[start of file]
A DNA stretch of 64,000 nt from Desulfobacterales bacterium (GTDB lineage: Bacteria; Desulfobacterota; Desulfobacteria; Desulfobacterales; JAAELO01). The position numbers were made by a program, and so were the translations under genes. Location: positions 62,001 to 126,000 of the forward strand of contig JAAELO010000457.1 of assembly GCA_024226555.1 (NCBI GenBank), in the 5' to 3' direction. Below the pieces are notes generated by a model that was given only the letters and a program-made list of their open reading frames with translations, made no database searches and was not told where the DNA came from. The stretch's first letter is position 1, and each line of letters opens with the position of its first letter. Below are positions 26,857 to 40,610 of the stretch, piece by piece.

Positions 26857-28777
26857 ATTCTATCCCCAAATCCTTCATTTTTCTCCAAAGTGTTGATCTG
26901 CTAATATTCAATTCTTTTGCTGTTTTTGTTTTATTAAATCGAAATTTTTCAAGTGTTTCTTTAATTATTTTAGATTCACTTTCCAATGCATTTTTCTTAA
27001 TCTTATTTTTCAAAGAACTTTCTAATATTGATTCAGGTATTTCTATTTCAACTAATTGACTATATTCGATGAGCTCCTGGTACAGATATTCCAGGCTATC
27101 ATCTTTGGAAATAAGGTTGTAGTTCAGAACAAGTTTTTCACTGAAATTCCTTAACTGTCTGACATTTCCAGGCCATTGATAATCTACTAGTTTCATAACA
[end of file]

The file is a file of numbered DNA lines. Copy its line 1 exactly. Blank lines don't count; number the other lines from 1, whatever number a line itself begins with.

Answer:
A DNA stretch of 64,000 nt from Desulfobacterales bacterium (GTDB lineage: Bacteria; Desulfobacterota; Desulfobacteria; Desulfobacterales; JAAELO01). The position numbers were made by a program, and so were the translations under genes. Location: positions 62,001 to 126,000 of the forward strand of contig JAAELO010000457.1 of assembly GCA_024226555.1 (NCBI GenBank), in the 5' to 3' direction. Below the pieces are notes generated by a model that was given only the letters and a program-made list of their open reading frames with translations, made no database searches and was not told where the DNA came from. The stretch's first letter is position 1, and each line of letters opens with the position of its first letter. Below are positions 26,857 to 40,610 of the stretch, piece by piece.